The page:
Of Back Doors and Malicious Functionalities

back doors and malicious functionalities

Proprietary software is often malware: proprietary back doors.

“..Non-free software is controlled by its developers, which puts them in a position of power over the users. The developers and manufacturers often exercise that power to the detriment of the users they ought to serve. This typically takes the form of malicious functionalities.

Some malicious functionalities are mediated by back doors. Here are examples of programs that contain one or several of those, classified according to what the back door is known to have the power to do. Back doors that allow full control over the programs which contain them are said to be “universal.”


Altering user’s data or settings

Installing, deleting or disabling programs

  • A very popular app found in the Google Play store contained a module that was designed to secretly install malware on the user’s computer. The app developers regularly used it to make the computer download and execute any code they wanted.
  • Apple appears to say that there is a back door in MacOS for automatically updating some (all?) apps.
  • Corel Paintshop Pro has a back door that can make it cease to function.The article is full of confusions, errors and biases.
    • Getting a patent does not “enable” a company to do any particular thing in its products. What it does enable the company to do is sue other companies if they do some particular thing in their products.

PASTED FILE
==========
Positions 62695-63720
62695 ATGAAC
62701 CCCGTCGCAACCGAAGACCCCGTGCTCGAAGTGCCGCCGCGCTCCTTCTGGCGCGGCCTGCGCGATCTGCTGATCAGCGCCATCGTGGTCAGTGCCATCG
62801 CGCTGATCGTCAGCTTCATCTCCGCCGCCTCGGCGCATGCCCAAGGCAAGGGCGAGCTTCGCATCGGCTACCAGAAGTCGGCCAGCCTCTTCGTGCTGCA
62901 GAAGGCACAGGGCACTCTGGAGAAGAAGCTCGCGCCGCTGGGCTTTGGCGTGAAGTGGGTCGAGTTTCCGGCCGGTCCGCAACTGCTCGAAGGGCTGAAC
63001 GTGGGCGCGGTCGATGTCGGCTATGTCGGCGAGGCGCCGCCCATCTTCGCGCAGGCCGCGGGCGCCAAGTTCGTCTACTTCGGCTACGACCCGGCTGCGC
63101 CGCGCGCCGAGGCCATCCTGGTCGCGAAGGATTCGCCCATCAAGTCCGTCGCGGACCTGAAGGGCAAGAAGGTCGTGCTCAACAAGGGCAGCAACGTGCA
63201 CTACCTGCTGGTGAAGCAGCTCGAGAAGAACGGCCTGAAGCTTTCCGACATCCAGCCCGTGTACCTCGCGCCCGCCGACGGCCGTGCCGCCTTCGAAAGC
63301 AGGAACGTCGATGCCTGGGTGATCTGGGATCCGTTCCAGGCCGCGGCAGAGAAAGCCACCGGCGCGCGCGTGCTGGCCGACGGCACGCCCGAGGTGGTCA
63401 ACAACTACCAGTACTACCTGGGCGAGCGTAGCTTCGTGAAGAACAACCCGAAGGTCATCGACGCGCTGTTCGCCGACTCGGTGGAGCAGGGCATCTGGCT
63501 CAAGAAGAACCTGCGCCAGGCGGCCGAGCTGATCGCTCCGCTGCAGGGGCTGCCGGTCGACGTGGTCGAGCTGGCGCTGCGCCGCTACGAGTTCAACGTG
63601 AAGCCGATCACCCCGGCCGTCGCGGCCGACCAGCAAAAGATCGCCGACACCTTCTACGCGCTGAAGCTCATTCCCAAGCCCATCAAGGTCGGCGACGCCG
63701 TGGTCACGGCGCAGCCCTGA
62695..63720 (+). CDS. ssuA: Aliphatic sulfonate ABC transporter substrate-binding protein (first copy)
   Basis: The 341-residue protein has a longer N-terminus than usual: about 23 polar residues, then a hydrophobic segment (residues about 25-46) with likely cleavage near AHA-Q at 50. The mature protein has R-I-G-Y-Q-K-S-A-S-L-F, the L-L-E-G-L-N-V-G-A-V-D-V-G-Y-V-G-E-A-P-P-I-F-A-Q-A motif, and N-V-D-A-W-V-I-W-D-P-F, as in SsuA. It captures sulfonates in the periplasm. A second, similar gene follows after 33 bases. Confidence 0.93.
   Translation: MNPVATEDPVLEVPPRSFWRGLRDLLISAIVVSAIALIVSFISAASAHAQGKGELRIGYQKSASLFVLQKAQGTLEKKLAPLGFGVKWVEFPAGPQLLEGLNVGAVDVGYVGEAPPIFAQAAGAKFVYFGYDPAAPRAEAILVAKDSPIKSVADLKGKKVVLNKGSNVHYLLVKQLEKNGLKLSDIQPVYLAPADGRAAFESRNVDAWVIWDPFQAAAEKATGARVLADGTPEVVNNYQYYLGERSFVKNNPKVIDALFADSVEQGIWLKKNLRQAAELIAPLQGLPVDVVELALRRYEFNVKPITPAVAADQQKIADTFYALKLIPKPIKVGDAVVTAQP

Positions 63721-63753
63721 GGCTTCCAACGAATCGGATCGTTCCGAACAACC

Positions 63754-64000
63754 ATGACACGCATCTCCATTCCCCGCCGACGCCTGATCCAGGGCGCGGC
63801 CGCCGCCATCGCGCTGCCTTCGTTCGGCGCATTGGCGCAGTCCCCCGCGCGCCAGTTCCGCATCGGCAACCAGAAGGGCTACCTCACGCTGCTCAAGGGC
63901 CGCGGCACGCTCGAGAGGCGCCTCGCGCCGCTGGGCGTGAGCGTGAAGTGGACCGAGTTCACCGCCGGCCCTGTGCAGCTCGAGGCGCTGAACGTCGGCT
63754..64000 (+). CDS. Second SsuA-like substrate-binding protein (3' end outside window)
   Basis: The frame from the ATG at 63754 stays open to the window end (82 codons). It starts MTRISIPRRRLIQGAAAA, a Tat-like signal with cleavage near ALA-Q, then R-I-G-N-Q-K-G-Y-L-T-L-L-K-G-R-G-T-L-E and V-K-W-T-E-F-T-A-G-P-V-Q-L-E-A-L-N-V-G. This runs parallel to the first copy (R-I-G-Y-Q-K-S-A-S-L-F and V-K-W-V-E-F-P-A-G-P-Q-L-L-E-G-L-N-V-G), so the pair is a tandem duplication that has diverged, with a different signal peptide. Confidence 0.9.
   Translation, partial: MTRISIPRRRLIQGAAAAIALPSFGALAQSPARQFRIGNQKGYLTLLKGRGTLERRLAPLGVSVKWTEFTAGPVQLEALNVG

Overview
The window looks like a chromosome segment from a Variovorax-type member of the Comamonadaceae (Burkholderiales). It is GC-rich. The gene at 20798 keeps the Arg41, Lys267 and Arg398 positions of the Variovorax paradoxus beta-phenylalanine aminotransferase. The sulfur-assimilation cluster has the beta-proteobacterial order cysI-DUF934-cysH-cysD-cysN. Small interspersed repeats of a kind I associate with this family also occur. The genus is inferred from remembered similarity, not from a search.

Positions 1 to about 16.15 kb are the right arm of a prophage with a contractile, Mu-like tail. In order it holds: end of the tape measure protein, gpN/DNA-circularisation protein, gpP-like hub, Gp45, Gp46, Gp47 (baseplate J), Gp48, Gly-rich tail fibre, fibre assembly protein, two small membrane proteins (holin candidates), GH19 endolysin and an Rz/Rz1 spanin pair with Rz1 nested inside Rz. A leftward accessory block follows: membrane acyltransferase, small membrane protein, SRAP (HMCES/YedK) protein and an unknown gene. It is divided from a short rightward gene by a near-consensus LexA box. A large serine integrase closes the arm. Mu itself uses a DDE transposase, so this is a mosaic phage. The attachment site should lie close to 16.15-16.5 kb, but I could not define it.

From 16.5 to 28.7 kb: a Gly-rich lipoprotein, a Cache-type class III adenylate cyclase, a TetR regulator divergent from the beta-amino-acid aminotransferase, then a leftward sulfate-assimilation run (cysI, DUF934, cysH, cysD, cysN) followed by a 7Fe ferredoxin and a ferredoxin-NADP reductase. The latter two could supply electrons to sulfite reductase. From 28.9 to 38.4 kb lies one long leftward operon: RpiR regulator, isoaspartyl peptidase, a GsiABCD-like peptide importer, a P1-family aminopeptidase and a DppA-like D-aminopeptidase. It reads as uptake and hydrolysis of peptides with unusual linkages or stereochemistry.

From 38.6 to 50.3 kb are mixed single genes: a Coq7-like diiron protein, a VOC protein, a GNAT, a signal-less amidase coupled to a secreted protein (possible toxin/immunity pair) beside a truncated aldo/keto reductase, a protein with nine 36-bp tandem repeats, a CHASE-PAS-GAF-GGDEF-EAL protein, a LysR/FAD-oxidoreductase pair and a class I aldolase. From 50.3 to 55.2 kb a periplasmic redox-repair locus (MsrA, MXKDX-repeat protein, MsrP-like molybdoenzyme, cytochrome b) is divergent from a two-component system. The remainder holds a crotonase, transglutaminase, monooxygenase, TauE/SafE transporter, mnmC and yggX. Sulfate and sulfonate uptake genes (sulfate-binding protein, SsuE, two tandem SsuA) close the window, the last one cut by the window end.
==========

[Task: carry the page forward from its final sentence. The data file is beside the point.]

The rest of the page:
• A company’s policies about when to attack users through a back door are beside the point. Inserting the back door is wrong in the first place, and using the back door is always wrong too. No software developer should have that power over users.
    • Piracy” means attacking ships. Using that word to refer to sharing copies is a smear; please don’t smear sharing.
    • The idea of “protecting our IP” is total confusion. The term “IP” itself is a bogus generalization about things that have nothing in common.In addition, to speak of “protecting” that bogus generalization is a separate absurdity. It’s like calling the cops because neighbors’ kids are playing on your front yard, and saying that you’re “protecting the boundary line”. The kids can’t do harm to the boundary line, not even with a jackhammer, because it is an abstraction and can’t be affected by physical action.
  • Some “Smart” TVs automatically load downgrades that install a surveillance app. It is too bad that the article finishes by advocating the moral weakness of surrendering to Netflix. The Netflix app is malware too.
  • Baidu’s proprietary Android library, Moplus, has a back door that can “upload files” as well as forcibly install apps.It is used by 14,000 Android applications.
  • In addition to its universal back door, Windows 8 has a back door for remotely deleting apps.
  • In Android, Google has a back door to remotely delete apps. (It was in a program called GTalkService, which seems since then to have been merged into Google Play.)Google can also forcibly and remotely install apps through GTalkService.
  • The iPhone has a back door that allows Apple to remotely delete apps which Apple considers “inappropriate”.

Full control

Other or undefined

The EFF has other examples of the use of back doors…” (See also GNU.org)

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